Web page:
Presentation on theme: "Endocrine Glands: Secretion and Action of Hormones"— Presentation transcript:
1Endocrine Glands: Secretion and Action of Hormones Chapter 11 Part 1Endocrine Glands:Secretion and Action of Hormones
2Classic Definition of a Hormone Hormone - Chemical messenger produced by a ductless gland or tissue and carried in the blood/lymph to a target organ where it effects a change in cellular activity.EffectorCell 1TargetCell 2Capillary
3Endocrine Glands Testis in Male Adrenal Gland Hypothalamus Ovary KidneyPituitaryLocated atbase of brainThyroidParathyroidTestis inMale
4Anterior & Posterior Pituitary Higher Centers of Brain Control All Hormonal FunctionsCerebrumHypothalamusThirdVentriclePinealBodyMedullaOblongataPituitary StalkAnterior & PosteriorPituitaryCerebellum
5Anatomy of Cow Brain Infundibular Stalk Diaphragma sellae Pituitary Spenoid Bone
6Control of Endocrine Gland Function Hypothalamic-Pituitary InterrelationshipsHypothalamusSecreting neurons: GnRH, CRH, TRH, GHRHNerve cells which releasepeptide hormones:Oxytocin, ADHSuperior HypophysealArteryHypophyseal Portal VesselsPituitary StalkPosterior Pituitary:NeurohypophysisNerve endings comedirectly from hypothalamusAnterior PituitaryAdenohypophysisnon-neural tissueRelease of LH, FSH,ACTH, PRL, GH, TSHRelease of Oxytocin or ADHinto circulation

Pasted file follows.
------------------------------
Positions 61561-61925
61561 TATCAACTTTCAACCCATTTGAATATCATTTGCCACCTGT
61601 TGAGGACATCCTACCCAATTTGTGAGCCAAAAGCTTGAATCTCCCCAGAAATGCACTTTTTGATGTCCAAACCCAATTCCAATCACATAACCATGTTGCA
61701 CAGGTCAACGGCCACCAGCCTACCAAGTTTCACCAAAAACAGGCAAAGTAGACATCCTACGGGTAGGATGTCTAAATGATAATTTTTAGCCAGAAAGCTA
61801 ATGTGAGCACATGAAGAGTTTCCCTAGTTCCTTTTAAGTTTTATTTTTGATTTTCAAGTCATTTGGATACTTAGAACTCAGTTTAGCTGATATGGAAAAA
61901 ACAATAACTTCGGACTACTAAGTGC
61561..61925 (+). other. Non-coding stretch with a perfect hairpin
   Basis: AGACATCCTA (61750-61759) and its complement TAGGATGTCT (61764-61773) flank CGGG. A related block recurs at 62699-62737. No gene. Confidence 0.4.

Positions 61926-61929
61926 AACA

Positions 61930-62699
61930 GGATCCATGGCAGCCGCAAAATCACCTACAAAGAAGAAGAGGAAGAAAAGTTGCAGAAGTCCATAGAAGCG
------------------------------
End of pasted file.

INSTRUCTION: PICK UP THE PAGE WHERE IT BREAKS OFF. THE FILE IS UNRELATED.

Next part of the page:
7Endocrine Glands and Hormones Secrete biologically active molecules into the blood.Lack ducts.Carry hormones to target cells that contain specific receptor proteins for that hormone.Target cells can respond in a specific fashion.Different from nervous system –Nervous system is fast, short-term reactionsEndocrine – longer duration, adaptation response.
8Endocrine Glands and Hormones (continued) Neurohormone:Specialized neurons that secrete chemicals into the blood rather than synaptic cleft.Chemical secreted is called neurohormone.Hormones:Affect metabolism of target organs.Help regulate total body metabolism, growth, and reproduction.